The Welsh Mountain Pony originated in Wales, United Kingdom, and is the smallest of the Welsh breeds. These are small but extremely sturdy ponies that are known for their good looks and muscular built. They are not only used for riding in several disciplines, including show disciplines under saddle and in harness, but also for jumpers, dressage, and eventing mounts. The breed is particularly favored as children’s pony.
|Other Names||Welsh Mountain Pony (Section A)|
|Behavioral Characteristics||Well-mannered, intelligent, loves to please, adaptable, kind|
|Physical Traits||Arabian influence clearly present with a handsome, straight or slightly concave profile, a small head studded with large eyes, small but pricked ears, arched neck, and a short and straight back; the chest is wide and deep with a long, sloping shoulder, stoutly-built legs having broad joints and tough, rounded hooves|
|Coat Colors||All solid colors, but the most common ones are gray, brown, and chestnut; palomino is relatively rare; pinto patterns not allowed|
|Height/Size||12.2 hands (adult)|
|Weight||Up to 625 pounds|
|Common Uses||Showing, show jumping, driving, pleasure riding, trekking, trail riding|
|Health Problems||Generally healthy (no breed-specific issues)|
|Type||Sport horse, Show horse, Work horse|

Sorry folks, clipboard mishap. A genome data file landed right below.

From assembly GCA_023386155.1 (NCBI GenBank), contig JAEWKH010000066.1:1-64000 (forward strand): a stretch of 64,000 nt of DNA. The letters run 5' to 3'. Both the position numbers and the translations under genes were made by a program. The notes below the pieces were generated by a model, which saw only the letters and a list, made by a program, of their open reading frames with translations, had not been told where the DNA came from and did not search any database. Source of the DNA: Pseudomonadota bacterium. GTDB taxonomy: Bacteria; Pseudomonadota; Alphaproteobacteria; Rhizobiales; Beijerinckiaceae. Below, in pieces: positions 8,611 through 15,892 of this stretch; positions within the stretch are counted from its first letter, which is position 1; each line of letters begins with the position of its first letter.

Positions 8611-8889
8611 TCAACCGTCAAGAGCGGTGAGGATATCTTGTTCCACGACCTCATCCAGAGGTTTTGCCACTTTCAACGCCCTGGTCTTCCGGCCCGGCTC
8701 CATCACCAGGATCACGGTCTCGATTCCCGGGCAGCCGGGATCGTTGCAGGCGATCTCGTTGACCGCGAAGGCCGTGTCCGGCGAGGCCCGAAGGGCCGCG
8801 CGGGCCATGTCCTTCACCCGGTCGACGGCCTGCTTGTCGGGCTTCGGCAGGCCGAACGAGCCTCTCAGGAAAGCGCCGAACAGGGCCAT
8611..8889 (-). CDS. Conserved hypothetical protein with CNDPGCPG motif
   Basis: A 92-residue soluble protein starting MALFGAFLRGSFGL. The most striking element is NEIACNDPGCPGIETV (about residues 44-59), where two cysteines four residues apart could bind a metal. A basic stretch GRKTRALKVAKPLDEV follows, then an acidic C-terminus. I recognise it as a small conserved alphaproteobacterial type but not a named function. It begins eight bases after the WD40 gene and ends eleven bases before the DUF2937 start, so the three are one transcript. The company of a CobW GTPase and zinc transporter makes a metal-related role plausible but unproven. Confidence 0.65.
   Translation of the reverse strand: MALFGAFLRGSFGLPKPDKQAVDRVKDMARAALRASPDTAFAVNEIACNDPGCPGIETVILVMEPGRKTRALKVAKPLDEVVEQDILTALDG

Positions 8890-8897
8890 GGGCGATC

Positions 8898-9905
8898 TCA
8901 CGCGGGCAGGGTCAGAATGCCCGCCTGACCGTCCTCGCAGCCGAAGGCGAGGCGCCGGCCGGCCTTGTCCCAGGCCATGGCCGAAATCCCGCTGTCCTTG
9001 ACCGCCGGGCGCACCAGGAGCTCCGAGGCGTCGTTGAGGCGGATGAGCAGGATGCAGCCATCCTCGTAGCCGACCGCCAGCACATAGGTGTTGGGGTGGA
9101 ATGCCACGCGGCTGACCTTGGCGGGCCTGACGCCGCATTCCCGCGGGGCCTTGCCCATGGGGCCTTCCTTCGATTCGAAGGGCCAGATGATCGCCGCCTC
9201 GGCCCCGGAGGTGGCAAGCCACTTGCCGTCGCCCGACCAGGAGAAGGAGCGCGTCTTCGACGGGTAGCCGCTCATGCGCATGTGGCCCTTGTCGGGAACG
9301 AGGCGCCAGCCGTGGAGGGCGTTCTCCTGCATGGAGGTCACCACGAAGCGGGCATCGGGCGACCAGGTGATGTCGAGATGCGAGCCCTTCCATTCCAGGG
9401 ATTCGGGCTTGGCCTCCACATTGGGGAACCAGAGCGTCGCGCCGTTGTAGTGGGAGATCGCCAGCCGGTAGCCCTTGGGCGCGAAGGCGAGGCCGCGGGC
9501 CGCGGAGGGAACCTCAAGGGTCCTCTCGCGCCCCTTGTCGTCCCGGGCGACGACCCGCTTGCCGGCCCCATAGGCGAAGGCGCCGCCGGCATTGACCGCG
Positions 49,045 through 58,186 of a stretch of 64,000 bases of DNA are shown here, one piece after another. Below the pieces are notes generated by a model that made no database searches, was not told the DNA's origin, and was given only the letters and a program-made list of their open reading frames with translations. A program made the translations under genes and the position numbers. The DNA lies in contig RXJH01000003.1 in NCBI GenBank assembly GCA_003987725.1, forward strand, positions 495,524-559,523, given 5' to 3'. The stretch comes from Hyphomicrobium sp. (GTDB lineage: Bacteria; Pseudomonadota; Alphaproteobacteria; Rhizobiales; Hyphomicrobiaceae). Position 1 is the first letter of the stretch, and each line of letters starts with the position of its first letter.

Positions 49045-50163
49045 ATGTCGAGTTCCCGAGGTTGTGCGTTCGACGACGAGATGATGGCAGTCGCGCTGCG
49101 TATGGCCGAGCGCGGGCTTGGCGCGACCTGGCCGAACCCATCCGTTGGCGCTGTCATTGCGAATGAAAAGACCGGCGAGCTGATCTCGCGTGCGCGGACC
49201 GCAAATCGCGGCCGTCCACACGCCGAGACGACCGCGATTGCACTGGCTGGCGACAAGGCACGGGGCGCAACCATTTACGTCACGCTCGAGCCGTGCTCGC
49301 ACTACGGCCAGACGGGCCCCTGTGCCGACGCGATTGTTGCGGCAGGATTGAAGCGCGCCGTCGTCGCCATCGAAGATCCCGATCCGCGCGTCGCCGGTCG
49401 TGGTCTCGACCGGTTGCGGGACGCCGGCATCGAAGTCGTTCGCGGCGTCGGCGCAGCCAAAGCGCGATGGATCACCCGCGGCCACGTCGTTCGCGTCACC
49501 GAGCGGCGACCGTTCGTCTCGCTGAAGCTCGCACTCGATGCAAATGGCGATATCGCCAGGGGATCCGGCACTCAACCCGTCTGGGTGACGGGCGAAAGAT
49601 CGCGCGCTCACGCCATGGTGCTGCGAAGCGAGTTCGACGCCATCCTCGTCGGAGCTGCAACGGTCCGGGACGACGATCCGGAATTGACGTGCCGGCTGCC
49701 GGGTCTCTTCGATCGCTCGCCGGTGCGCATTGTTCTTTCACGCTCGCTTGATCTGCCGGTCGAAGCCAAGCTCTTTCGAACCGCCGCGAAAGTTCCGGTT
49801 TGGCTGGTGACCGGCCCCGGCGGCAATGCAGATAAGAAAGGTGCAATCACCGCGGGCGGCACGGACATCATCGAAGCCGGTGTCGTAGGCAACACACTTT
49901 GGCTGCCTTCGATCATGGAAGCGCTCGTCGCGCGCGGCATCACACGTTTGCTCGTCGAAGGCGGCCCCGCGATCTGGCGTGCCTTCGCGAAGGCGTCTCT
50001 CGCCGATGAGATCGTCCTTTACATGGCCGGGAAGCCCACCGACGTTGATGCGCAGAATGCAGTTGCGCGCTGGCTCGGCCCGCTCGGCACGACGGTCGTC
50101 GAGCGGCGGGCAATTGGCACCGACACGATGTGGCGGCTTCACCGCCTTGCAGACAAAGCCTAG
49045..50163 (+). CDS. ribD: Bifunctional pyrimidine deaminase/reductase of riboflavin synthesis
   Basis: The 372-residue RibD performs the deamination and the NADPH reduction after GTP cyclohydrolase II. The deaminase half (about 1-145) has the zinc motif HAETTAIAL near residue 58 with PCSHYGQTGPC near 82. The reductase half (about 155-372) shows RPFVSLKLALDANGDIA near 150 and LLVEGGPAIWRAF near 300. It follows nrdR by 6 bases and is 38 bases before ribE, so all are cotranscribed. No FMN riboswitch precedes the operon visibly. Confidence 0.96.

|Popular Traits||Skilled, friendly, easily trainable, trustworthy, hardy, sure-footed, high level of intelligence|
|Feeding/Diet||General horse diet including hay, grass, grains, etc.|
|Country of Origin||UK (Wales)|
|Associations and Registries||Welsh Pony and Cob Society (WPCS)
Welsh Pony and Cob Society of America (WPCSA)
The ancientness of the Welsh Mountain ponies acted as a hindrance for the researchers to be unanimous about their exact genetics. These ponies are thought to have descended from the Celtic ponies and are one of the four members (‘Section A’) of a bigger equine group called the ‘Welsh Pony and Cob’ that includes animals genetically related to each other.
The Welsh Mountain Pony, along with its other group members, originated in Wales, southwest of Great Britain, long before the settlement of the Roman Empire. However, the confirmation of these animals clearly suggests that there has been some Arabian influence along the way.
Since their origination, these ponies continued to live in Wales, where many of them have been domesticated. Local farmers have kept these animals by the Welsh hillsides for many generations, while in the 19th century, many individuals had even been purchased as pit ponies for pulling trains of coal.
They are believed to have existed in the different mountainous regions of Wales for more than one thousand years and endured many different kinds of hardship and even maltreatment. For many centuries, feral equines ran wild across the country, often creating ‘nuisance’ to the then contemporary societies, including the shepherds as well as the farmers working in the agricultural fields.
Eventually, the issue reached such a height that, in the first half of the 16th century, King Henry VIII ordered the destruction of those mares that are below 13 hands, and stallions below 15 hands (i.e., not eligible for the war cavalry). In the meantime, some of these feral animals escaped into the dense forests in the hills, and remained there, thus avoiding slaughter and managing to survive.
Thus, with time, these mountain ponies have spontaneous got habituated and adapted to such environments, and developed innate hardiness, physically, as well as the necessary intelligence to cope with different situations. This has also made them one of the finest horse breed foundations in the world.